A large and growing number of employers across the United States require current and prospective employees to sign away core constitutional rights as a condition of getting a job. “If you want to work here,” millions of employees are told, “you have to agree that any disputes you have with us–even if we cheat you, even if we break our contract or break the Fair Labor Standards Act or a basic civil rights act–will be submitted to binding arbitration with an arbitrator who is chosen by an arbitration company whom we pick. If you don’t like it, you can’t work here.
These provisions are common. Big Box retailers have them, restaurants have them, companies like Halliburton have them, and many more. Exact numbers are hard to come by, but it’s clear that today there are far more workers in America who have been required to sign mandatory arbitration clauses than there are workers who are members of unions. If one were trying to figure out whether the balance of power had shifted one way or the other between employers and employees, it would be hard to find a more obvious measure. A smaller and smaller percentage of American workers have been able to organize into groups to balance out the power of employers, and a larger and larger percentage of American workers have been forced to give up their legal rights and submit to corporate-chosen, largely non-transparent tribunals whose decisions are not meaningfully reviewed by any court. What a deal!
Arbitration tends to work pretty well in the collective bargaining process, where both sides–the union and the employer–are pretty sophisticated “repeat players,” and where neither party dominates who selects the arbitrators. Arbitration between employers and individual employees tends to be a very different situation, though. While individual employees rarely know how a given arbitrator has ruled in past cases (the arbitrations are generally confidential, and thus secret), the employers know who’s who. Arbitrators who rule for an employee risk being blackballed, and never working as an arbitrator again.
As a lawyer who represents employees and consumers in an adversary process, I’ve learned to be suspicious when the party who is adverse to–against–my client says it’s doing something for my client’s good. Thus, I’ve always taken it with a grain of salt when big corporations say things to the effect of “the reason we’re choosing to force our employers to submit to arbitration is because arbitration is fairer and better for the employees.” It reminds me of the line in Caddyshack where the Judge self-righteously tells the caddy “I’ve sent boys younger than you to the electric chair. I didn’t want to do it; I felt I owed it to them.”
Thus it should be no surprise that the leading academic study of thousands of publicly reported employment cases has found conclusively that non-unionized employees who have to take their disputes to pre-dispute binding arbitration win less frequently than if they could have taken their cases to court. The same study found that in those cases where employees do win in arbitration, they tend to win smaller awards than they would have been likely to win in court. (See Alexander Colvin, Empirical Research on Employment Arbitration: Clarity Amidst the Sound and Fury?, Employee Rights and Employment Policy Journal, Vol. 11, No. 2 (2007). (Purchase the article.) There are some studies paid for by the Chamber of Commerce that purport to show how employees benefit from mandatory arbitration (some by carefully selecting the cases they study, some by blurring together data from arbitration in the collective bargaining setting and the non-unionized setting, and some by simply lying), but the Colvin piece is the real deal.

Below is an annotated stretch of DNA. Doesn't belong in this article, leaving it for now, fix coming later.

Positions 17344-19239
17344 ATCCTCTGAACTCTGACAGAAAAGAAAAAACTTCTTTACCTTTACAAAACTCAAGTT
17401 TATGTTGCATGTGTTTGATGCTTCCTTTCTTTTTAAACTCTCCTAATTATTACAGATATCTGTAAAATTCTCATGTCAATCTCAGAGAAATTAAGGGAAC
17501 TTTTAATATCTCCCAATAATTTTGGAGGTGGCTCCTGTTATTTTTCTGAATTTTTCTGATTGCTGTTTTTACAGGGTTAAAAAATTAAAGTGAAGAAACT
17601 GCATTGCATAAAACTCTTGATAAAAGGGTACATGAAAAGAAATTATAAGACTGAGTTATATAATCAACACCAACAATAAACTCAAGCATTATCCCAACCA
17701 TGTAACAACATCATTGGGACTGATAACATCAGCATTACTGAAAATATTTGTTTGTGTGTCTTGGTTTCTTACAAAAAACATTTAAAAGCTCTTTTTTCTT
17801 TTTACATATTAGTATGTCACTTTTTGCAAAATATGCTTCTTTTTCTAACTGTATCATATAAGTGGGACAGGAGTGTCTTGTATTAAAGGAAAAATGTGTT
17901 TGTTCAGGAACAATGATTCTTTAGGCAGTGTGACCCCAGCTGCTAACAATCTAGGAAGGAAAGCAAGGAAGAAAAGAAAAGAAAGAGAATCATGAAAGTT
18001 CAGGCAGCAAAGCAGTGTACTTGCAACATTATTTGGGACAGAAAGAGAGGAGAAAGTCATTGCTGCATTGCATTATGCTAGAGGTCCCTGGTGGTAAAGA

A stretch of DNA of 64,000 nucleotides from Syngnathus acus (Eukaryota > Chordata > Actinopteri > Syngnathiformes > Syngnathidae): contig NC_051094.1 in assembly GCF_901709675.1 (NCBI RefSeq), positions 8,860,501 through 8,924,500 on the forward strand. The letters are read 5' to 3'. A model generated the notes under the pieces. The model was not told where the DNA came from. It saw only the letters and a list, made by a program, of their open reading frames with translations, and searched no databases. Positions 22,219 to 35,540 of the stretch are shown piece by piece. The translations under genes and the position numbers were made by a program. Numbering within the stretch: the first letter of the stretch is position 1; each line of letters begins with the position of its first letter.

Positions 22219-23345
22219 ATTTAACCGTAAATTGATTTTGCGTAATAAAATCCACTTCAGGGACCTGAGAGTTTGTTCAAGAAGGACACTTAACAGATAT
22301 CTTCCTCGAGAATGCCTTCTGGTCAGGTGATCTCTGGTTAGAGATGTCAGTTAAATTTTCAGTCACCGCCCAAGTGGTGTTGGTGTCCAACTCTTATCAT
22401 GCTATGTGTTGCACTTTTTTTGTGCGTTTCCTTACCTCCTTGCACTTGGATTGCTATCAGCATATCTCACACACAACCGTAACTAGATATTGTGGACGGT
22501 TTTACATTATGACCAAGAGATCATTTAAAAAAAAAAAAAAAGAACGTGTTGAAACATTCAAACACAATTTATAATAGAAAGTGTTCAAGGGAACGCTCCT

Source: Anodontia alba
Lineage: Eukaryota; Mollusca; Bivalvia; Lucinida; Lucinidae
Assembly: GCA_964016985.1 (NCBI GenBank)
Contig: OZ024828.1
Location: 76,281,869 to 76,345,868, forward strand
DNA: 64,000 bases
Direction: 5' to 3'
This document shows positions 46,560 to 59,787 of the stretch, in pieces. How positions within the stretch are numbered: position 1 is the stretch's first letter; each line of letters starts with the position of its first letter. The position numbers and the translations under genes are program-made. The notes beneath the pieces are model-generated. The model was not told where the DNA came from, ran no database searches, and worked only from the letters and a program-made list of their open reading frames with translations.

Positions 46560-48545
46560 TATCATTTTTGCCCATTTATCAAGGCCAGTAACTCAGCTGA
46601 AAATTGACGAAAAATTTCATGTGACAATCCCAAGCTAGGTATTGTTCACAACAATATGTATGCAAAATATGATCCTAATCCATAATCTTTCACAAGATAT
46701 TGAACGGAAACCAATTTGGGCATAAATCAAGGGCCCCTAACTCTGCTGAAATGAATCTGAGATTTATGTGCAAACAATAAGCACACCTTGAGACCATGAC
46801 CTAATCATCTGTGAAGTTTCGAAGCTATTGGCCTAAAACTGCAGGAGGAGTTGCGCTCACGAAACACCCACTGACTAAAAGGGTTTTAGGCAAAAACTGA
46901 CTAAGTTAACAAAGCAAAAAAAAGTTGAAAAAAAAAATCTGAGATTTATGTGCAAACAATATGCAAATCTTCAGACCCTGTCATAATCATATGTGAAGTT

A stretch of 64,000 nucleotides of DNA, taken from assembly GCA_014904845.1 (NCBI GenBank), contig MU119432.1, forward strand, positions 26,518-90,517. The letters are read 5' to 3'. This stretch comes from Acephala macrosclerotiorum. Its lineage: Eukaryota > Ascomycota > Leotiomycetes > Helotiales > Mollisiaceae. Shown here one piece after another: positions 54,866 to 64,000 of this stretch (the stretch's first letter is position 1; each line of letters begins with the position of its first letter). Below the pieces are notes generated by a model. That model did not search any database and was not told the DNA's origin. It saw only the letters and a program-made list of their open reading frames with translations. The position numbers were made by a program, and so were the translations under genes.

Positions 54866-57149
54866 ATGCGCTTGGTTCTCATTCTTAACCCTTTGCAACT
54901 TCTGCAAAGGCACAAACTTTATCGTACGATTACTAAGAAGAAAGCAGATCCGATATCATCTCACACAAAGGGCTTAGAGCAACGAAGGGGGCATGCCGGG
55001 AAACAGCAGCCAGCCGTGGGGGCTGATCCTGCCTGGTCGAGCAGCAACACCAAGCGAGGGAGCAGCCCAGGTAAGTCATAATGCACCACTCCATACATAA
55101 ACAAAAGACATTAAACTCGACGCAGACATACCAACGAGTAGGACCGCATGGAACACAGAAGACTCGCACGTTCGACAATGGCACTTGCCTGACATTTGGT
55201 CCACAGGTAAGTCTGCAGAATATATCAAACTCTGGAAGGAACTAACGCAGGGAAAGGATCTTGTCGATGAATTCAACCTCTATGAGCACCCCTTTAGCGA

The U.S. Supreme Court has repeatedly said that a cornerstone of arbitration is that it’s voluntary, and consensual. The Court sees nothing involuntary about telling a long-time employee that they have to sign a binding arbitration clause or lose their job. “After all,” the argument runs, “they could always choose to work for someone else.” This argument is pretty empty for most employees. It’s only a short step from that to saying that someone who signs an arbitration clause at gunpoint has made a voluntary choice – “hey, they could have chosen to be shot.”
The legislative history of the Federal Arbitration Act makes very clear that this state of affairs is not what Congress intended in 1924. From talking to my clients, there are a large and growing number of people who feel that mandatory arbitration for employees is unfair, and that Congress needs to do something to correct the problem.
About the Author: F. Paul Bland, Jr. is a Staff Attorney for Public Justice (formerly Trial Lawyers for Public Justice), where he handles precedent-setting complex civil litigation. He has argued or co-argued and won more than twenty reported decisions from federal and state courts across the nation, including cases in four federal Circuit Courts of Appeal and six state high courts. He was named the “Vern Countryman” Award winner in 2006 by the National Consumer Law Center, which “honors the accomplishments of an exceptional consumer attorney who, through the practice of consumer law, has contributed significantly to the well being of vulnerable consumers.” He is a co-author of a book entitled Consumer Arbitration Agreements: Enforceability and Other Issues, and numerous articles. For three years, he was a co-chair of the National Association of Consumer Advocates. He also has won the San Francisco Trial Lawyer of the Year in 2002 and Maryland Trial Lawyer of the Year in 2001. Prior to coming to Public Justice, he was a plaintiffs’ class action and libel defense attorney in Baltimore. In the late 1980s, he was Chief Nominations Counsel to the U.S. Senate Judiciary Committee. He graduated from Harvard Law School in 1986, and Georgetown University in 1983.